If dining out is a vital part of your travel experience, a food tour is sure to satisfy your cravings. Food tours combine walking, touring, conversing, and tasting in one delicious package. Led by a professional guide, food tours typically involve visiting multiple eateries, sampling artisan products, meeting restaurateurs and chefs, and learning how the history and culture of a community influenced the development of its cuisine. The tours typically last from two to three hours and cover one to two miles, with pauses between food stops to learn about landmarks and lore. And because you’re moving around, you’ll also get your steps in while you dine!
Passion for food tourism has grown exponentially in recent years, thanks to exposure from social media and travel television. In fact, current research by the World Food Travel Association (WFTA) found that 7 out of 10 travelers pick a destination expressly for the cuisine.
FINDING A FOOD TOUR
Food tours are offered in most major cities and some smaller towns. In Philadelphia, Pennsylvania, I toured Reading Terminal Market, where our guide explained the history of the food hall and demonstrated how to properly consume a Philly Cheesesteak (hint: it’s messy). In Savannah, Georgia, between bites of shrimp and grits and butter-pecan ice cream, our guide pointed out the First African Baptist Church—a stop on the Underground Railroad where, during the Civil War, enslaved people hid under sanctuary flooring as they made their escape to freedom.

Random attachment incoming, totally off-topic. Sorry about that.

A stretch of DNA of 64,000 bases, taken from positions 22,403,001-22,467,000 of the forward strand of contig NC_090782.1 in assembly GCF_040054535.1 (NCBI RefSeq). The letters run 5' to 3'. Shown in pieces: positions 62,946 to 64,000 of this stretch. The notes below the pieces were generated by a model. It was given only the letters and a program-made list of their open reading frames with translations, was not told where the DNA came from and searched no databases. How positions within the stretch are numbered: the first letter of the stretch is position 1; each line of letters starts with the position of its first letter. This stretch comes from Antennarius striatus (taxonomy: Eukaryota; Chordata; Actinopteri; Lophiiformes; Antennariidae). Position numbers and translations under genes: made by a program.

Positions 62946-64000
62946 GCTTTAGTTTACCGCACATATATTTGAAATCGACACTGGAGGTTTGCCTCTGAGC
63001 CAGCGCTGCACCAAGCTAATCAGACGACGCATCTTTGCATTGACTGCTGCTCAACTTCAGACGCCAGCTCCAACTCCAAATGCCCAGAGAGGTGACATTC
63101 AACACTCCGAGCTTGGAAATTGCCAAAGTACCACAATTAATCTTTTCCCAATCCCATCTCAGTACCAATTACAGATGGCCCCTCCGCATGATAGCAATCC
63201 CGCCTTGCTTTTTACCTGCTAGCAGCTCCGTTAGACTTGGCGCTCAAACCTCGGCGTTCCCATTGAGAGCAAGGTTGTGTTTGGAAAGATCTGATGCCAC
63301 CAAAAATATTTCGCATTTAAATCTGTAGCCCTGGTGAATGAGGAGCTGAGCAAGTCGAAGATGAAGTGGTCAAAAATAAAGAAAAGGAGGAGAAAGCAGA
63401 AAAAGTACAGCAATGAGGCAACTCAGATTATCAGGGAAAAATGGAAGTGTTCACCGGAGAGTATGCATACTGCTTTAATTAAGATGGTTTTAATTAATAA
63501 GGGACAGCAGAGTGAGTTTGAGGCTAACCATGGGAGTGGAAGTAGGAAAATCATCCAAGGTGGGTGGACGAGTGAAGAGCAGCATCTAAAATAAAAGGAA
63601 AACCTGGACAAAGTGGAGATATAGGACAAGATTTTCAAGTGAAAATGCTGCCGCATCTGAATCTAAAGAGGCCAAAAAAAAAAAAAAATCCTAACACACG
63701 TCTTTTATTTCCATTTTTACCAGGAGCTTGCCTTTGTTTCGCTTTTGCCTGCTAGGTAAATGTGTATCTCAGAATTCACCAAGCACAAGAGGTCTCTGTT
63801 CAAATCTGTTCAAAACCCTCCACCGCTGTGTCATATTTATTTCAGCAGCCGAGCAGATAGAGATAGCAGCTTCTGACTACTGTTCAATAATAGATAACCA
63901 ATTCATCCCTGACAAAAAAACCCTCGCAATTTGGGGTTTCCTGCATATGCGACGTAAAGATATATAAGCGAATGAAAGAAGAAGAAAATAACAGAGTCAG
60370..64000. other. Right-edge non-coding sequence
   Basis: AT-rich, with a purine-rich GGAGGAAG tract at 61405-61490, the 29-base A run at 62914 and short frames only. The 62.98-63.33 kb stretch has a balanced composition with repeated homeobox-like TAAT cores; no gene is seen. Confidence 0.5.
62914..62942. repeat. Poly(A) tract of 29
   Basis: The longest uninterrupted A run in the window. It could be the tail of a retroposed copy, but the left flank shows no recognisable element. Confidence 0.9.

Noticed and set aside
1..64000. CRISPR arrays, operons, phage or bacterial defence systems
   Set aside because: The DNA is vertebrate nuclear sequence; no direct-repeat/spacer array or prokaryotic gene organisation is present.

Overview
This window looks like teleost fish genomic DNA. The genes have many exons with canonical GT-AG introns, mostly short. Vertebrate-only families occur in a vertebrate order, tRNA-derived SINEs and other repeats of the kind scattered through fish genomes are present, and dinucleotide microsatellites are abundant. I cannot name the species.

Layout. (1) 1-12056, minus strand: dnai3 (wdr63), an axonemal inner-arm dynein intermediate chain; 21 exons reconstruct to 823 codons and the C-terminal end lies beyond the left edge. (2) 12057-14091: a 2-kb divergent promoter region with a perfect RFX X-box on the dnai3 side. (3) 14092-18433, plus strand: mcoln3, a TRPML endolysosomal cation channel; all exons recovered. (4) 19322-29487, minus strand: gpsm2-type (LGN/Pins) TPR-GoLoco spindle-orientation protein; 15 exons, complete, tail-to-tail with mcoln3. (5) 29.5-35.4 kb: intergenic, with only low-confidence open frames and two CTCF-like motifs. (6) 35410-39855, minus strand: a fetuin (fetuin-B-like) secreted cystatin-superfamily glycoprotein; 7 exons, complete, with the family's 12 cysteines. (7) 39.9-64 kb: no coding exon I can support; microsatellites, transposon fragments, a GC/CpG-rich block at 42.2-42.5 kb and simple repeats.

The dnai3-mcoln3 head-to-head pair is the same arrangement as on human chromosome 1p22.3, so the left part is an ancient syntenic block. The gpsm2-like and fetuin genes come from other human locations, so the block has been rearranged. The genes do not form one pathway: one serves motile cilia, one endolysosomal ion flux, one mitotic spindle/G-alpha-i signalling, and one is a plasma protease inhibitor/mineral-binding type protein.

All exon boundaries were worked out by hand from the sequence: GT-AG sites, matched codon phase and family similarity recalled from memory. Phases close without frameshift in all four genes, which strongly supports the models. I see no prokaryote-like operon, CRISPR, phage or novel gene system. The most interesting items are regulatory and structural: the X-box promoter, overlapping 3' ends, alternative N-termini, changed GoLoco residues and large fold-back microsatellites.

One of most colorful food tours I’ve taken was in Miami, Florida’s Little Havana District. Our guide was a Cuban American who explained the Cuban migration to Miami in the 1950s and ’60s, during and after the Cuban revolution. She took us to see gentlemen rolling Cuban cigars and led us to bodegas to try beef picadillo empanadas and guava pastries. With such amazing food and memorable stories, food tours always feel like a great bargain.
You may not even need to go on vacation to join a food tour since there might be a tour in your hometown. One of my favorites was in the historic city of Frederick, Maryland, a short drive from my home. During the tour, I learned that the town became a hospital center for soldiers injured in the Civil War battles of Gettysburg and Antietam. We stopped at six downtown establishments to try everything from locally produced root beer to Blue Crab Macaroni and Cheese. Since then, I’ve sampled Ethiopian cuisine on a U Street DC Food Tour and Salvadorian pupusas on a tour of DC’s Capitol Hill. I’ve learned so much about food, culture, and history right in my own backyard.
The WFTA defines food tourism as the pursuit of unique food and drink experiences, both far and near. Food traveling is something we all do, even if it’s just driving across town for the best ramen or tacos we can find. Food travel includes wine tastings, cooking schools, cultural festivals, and food trucks. Whether you travel to a new place or take a culinary journey in a nearby neighborhood, a food tour is a fun, informative way to immerse yourself in a locale.